This is a free excerpt from one of Shortform’s Articles. We give you all the important information you need to know about current events and more.
Don't miss out on the whole story. Sign up for a free trial here .
What are the main electric vehicle (EV) problems currently? Are EVs reliable? Is it smart to purchase an EV right now?
With big-brand car manufacturers, like Ford and Tesla, investing billions of dollars in new EV plants, it seems as if EVs are set to become our primary form of transportation. However, EVs are facing manufacturing and financial problems that could ultimately make them just a short-lived fad.
Read on to learn the top two EV problems currently affecting the industry.
The EV Problem: Are They Too Niche?
The logistical limitations of charging EV batteries mean that right now, the cars tend to be niche products bought by wealthy suburbanites who can set up personal charging stations in their garages or who have access to charging stations at their workplaces. If EVs are to evolve into a mass market product, they’ll need a national network of stations to counter the top reason people hesitate to buy them: range anxiety, or the fear that the cars will run out of juice on a long drive and have nowhere to charge.
Here are the two other main EV problems facing the industry right now:
EV Problem #1: Supply Chain Issues
The materials needed to make batteries are expensive and in limited supply. Recycling will help manufacturers maintain access to these materials, and will lower costs—sourcing materials from used products is often easier and cheaper than extracting them from the ground.
This will become even more important as global demand for raw materials skyrockets and companies (and countries) without their own supplies struggle to source them. Some analysts forecast that demand for battery materials will exceed supply in less than three years, leading to a crunch that might echo the oil embargo of the 1970s that sent prices soaring. Exacerbating this would be the fact that such a crunch would be prolonged—while it’s easy to quickly “turn on” oil spigots, it’s not so easy to find, mine, and extract cobalt, nickel, or any of the other rare metals used in the manufacture of EV batteries.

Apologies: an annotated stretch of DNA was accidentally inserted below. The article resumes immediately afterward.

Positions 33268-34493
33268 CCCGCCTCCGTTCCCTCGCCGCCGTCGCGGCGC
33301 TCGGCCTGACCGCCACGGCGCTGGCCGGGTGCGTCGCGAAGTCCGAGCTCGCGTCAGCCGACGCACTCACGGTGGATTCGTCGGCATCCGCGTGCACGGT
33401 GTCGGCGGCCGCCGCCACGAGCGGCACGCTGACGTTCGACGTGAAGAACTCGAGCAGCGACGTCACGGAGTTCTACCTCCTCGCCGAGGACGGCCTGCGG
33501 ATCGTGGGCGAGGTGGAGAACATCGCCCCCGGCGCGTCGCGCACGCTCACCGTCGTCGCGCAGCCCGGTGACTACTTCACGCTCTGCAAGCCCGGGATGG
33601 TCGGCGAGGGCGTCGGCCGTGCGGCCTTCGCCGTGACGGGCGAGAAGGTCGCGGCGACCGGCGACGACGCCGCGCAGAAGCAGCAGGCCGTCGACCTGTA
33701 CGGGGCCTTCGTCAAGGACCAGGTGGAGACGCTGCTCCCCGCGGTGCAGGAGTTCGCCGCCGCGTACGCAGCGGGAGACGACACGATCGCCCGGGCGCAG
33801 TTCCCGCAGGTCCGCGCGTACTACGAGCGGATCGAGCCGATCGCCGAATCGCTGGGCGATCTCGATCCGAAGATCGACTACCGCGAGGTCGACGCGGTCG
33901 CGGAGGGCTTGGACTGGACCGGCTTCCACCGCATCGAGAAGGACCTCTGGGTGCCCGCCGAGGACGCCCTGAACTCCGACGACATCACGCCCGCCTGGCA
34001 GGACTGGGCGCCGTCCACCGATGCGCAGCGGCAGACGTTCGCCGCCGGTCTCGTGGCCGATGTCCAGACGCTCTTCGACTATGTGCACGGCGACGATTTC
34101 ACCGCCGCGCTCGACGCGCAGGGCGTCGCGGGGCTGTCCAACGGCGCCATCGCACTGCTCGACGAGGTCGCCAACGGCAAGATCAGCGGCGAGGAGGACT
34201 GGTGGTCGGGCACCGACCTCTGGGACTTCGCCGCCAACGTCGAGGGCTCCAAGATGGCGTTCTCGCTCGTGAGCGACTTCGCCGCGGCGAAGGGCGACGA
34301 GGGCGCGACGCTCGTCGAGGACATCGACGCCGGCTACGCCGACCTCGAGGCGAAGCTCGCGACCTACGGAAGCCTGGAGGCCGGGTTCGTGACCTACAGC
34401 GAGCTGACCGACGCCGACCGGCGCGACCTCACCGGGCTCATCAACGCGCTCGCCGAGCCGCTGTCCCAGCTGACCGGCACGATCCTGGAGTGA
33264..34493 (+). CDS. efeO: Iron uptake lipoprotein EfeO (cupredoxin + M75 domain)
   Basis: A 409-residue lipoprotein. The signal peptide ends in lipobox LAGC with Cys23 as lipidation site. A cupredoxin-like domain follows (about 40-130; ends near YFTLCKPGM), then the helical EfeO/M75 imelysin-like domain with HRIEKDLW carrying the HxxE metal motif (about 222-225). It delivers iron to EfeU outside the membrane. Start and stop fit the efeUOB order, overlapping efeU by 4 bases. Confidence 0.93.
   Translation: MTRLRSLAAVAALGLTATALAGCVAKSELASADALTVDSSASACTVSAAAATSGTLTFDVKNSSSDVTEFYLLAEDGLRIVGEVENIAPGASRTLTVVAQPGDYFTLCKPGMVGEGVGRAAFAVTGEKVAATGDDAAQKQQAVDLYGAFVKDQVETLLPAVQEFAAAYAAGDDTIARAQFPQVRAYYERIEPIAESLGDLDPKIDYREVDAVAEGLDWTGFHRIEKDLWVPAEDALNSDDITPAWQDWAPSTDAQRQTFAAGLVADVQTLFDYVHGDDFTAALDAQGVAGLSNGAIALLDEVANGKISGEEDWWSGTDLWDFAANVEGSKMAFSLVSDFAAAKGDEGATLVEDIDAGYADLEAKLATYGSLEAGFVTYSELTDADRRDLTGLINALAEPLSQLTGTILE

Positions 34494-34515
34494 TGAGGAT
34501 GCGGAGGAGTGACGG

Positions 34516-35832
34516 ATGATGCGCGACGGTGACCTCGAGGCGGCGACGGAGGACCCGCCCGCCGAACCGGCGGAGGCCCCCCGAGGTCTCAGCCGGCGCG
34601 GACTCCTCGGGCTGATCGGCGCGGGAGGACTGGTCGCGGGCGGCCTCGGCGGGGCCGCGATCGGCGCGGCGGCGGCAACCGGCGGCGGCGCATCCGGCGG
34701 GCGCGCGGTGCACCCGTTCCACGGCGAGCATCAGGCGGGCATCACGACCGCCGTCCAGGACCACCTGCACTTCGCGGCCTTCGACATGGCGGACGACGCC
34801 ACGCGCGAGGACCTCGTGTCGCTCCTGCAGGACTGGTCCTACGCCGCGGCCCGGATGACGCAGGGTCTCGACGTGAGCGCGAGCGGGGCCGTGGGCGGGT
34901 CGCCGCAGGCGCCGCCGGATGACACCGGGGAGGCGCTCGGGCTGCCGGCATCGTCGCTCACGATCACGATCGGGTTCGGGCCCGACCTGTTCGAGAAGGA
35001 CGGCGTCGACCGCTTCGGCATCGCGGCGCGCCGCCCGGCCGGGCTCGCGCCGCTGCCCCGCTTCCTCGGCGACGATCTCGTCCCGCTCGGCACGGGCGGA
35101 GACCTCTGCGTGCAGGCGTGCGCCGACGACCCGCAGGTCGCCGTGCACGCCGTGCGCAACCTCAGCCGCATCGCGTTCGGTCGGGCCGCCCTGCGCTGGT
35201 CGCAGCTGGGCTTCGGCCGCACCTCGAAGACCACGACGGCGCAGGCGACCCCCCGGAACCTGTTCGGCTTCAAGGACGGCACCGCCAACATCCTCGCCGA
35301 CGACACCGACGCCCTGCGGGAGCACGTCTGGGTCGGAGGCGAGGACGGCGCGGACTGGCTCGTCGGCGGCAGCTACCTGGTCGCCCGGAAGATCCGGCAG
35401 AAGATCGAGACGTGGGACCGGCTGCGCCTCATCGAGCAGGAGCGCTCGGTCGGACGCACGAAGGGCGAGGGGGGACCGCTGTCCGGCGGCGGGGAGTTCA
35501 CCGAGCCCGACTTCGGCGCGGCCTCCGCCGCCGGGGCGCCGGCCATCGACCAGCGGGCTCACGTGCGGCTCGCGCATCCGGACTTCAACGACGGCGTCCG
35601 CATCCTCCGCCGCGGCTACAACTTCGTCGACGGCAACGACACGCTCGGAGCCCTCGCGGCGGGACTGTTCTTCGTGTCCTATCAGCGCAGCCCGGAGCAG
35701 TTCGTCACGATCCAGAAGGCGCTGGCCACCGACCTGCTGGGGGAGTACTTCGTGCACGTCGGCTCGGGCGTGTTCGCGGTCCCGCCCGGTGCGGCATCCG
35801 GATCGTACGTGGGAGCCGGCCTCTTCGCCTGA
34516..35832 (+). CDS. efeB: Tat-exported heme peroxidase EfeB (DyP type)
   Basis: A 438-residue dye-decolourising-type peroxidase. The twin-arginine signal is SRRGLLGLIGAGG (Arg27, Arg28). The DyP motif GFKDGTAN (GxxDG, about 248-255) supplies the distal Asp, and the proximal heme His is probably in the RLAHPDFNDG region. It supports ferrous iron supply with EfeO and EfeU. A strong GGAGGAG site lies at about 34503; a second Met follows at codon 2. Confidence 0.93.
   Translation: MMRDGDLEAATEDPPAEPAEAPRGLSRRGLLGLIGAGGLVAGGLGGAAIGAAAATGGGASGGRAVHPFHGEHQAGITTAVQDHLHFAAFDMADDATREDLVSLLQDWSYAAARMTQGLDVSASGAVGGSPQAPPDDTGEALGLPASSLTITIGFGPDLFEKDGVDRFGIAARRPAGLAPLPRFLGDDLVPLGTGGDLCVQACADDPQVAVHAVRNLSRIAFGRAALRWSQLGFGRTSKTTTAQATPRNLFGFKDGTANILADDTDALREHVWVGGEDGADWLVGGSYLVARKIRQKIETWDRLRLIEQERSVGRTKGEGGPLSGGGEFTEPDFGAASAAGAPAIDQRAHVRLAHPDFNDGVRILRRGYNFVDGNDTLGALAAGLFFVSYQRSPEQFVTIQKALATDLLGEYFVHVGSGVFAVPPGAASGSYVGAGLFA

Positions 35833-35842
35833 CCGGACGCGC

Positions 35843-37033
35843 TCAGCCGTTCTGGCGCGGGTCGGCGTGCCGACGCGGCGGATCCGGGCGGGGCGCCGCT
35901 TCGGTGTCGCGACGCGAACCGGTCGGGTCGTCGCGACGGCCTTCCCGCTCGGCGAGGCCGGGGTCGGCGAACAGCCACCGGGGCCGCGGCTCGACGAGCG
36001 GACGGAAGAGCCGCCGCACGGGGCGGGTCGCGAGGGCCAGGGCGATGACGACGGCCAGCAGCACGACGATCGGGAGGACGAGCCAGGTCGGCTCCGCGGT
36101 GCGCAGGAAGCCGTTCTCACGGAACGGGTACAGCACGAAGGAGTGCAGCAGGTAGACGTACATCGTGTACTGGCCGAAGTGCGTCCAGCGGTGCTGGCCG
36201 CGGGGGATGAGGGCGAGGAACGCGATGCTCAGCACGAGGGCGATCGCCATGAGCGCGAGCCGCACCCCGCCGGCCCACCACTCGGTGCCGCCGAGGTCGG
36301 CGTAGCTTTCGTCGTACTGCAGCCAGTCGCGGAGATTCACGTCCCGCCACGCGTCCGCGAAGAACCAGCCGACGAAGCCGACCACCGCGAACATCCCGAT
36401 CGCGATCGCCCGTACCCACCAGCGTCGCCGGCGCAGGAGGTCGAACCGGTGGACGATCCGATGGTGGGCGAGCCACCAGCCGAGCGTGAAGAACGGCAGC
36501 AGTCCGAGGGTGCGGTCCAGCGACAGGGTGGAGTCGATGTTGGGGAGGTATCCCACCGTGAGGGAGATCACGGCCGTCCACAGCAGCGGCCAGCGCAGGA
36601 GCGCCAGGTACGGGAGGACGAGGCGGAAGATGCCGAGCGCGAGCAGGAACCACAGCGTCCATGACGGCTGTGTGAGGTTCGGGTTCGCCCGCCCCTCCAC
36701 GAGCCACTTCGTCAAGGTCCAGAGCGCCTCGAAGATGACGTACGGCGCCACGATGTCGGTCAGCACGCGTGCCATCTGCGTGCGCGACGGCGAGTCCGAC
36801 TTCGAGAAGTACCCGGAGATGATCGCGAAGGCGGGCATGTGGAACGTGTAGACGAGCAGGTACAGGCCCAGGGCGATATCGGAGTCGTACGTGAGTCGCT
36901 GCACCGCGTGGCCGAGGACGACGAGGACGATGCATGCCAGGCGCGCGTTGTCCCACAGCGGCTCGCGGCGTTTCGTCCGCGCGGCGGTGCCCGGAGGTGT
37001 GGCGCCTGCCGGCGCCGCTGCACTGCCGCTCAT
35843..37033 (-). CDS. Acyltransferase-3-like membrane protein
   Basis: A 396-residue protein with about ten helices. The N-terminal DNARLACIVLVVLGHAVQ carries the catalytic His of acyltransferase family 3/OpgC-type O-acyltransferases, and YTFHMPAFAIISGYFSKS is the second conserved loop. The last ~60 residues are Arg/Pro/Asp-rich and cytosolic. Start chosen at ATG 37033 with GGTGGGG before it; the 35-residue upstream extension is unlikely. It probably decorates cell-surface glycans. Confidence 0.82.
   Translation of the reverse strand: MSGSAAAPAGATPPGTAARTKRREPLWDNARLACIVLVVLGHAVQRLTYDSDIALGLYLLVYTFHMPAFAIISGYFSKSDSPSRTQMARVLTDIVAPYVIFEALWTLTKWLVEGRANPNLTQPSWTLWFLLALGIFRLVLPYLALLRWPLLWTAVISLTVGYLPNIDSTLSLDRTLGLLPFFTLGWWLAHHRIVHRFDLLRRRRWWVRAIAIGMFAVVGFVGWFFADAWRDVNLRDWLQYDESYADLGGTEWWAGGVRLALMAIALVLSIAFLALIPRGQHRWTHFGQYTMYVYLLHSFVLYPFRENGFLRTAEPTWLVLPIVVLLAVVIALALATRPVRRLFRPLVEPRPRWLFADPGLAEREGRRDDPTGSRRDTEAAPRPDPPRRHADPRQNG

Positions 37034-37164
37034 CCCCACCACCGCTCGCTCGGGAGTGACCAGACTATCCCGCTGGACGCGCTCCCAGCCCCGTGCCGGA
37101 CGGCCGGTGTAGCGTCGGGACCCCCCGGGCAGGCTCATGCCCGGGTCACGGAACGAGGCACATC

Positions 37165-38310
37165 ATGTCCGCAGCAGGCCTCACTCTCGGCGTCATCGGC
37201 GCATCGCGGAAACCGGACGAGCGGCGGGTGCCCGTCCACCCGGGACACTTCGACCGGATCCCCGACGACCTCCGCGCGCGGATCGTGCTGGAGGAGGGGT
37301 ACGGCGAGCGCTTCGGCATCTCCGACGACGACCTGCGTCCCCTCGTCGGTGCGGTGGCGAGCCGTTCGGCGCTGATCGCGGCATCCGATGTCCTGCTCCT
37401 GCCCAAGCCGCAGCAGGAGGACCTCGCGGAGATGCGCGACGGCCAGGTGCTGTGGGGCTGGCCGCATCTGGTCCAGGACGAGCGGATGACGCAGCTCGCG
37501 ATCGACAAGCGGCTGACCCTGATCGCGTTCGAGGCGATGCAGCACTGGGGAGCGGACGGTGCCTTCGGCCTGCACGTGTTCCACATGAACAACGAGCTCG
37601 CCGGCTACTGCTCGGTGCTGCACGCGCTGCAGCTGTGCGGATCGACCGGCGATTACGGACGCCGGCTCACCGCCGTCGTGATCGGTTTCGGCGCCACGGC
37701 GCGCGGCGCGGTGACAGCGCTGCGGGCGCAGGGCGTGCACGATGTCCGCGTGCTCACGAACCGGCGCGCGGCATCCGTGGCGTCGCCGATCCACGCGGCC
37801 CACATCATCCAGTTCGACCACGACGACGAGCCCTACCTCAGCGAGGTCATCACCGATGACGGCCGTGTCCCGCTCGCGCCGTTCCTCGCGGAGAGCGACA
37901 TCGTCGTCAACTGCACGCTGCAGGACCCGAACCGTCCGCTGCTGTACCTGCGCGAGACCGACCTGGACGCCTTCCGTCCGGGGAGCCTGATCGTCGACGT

For this reason, several countries, including China, are developing robust recycling programs. U.S. officials warn that without investment in such a program, the country risks falling behind in the coming decade.
EV Problem #2: Lack of Government Budget
The Biden administration has signaled support for the EV industry, setting a goal for all new cars to be electric by 2035. It has earmarked money for upgrades to the country’s aging electrical grid and for the building of a national charging network. It’s also put some money aside to develop a battery recycling program.
Critics say the budget doesn’t go far enough, but they acknowledge it’s a decent start. Naturally, of course, any governmental efforts can only ever be a start—the rest will be up to car manufacturers, who are, prompted by unleashed consumer demand, highly incentivized to meet the challenges facing the industry.
Want to fast-track your learning? With Shortform, you’ll gain insights you won't find anywhere else .
Here's what you’ll get when you sign up for Shortform :
- Complicated ideas explained in simple and concise ways
- Smart analysis that connects what you’re reading to other key concepts
- Writing with zero fluff because we know how important your time is